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Monday, May 25, 2009

The Institute Woods

Continuing to paint for the D&R Greenway Land Trust's upcoming plien air show, last week I was exploring The Institute Woods - a 589 acre tract of woods and farmland owned by The Institute For Advanced Study, the Princeton, NJ institution where Albert Einstein thought some big thoughts. There is an extensive trail system on the property and it's open to the public. The D&R Greenway folks were just one of the groups involved in the preservation of these lands. Here are 3 paintings from last week's explorations:

"Updike's Sky"
11x14 oil on canvas on panel

Although I love walking through the woods, it can be difficult to paint there - the overwhelming green and lack of any strong subject to focus on is not the makings of a good painting. When the trail left the dense woods, I found my subject - the sky over the historic Updike Farm whose farm buildings can be seen in the distance. The simplicity of the landscape and subtle interest in the sky really caught my attention. Across this field is the route that General George Washington took in the pre-dawn hours of January 3 to engage the British troops in the Battle of Princeton in 1777. There are a couple of granite monuments to mark the route:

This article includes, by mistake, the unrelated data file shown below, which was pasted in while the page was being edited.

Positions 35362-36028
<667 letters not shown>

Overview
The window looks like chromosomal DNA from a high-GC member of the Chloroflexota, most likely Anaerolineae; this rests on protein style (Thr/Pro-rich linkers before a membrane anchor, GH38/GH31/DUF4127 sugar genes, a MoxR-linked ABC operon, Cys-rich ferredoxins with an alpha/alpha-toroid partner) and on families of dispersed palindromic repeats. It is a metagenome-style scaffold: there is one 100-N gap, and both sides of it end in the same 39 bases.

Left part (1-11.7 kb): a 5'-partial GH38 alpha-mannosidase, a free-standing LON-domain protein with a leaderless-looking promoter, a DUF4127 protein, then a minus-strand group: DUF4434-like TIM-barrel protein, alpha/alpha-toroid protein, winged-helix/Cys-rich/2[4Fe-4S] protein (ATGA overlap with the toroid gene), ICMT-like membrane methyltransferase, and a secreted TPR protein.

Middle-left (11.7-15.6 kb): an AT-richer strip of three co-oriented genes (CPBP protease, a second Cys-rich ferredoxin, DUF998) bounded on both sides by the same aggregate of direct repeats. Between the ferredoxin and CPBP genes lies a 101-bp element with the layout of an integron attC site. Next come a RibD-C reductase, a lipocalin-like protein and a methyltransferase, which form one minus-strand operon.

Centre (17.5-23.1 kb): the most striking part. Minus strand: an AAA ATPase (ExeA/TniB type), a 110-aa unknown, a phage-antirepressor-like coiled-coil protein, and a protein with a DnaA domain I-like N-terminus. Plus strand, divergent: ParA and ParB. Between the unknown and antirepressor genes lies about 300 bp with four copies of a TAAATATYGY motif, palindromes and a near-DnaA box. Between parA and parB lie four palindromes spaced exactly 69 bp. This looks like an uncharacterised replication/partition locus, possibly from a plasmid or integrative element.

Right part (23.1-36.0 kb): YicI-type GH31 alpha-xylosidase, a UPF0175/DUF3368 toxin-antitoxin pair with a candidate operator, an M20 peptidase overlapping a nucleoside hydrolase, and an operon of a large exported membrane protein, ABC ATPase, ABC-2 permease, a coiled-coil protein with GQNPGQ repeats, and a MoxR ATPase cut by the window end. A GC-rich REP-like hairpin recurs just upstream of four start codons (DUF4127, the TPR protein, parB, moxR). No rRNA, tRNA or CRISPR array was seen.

"Cornfield Trail"
11x14 oil on panel

This scene is very near the location of the last painting, and the Updike Farmstead is across the field on the right side of this painting. This one was such a pleasure to paint because I was standing out in the open but in the most wonderful patch of cool shade the entire time. Simple pleasures are the best. :)

"Stony Brook"
8x10 oil on linen on panel

This spot on Stony Brook is on the other side of the Updike Farm. If the foliage wasn't so dense I think I'd be able to see the farmhouse to my right. I was confronted with that overwhelming greeness of being in the woods, but a creek can provide such lovely subject matter, I love doing scenes like this.

Further downstream on Stony Brook is the Swinging Bridge, and what an understatement that is! Walking across this bridge is more fun than an amusement park ride! Even walking at a slow pace, the bridge swings, it sways, it bounces, it creaks and it groans. But I trust that it was sturdy enough to carry me:
So if you're in the mood for a quiet walk in the woods, a ride on the Swinging Bridge, a walk through Revolutionary War history, then head to The Institute Woods!

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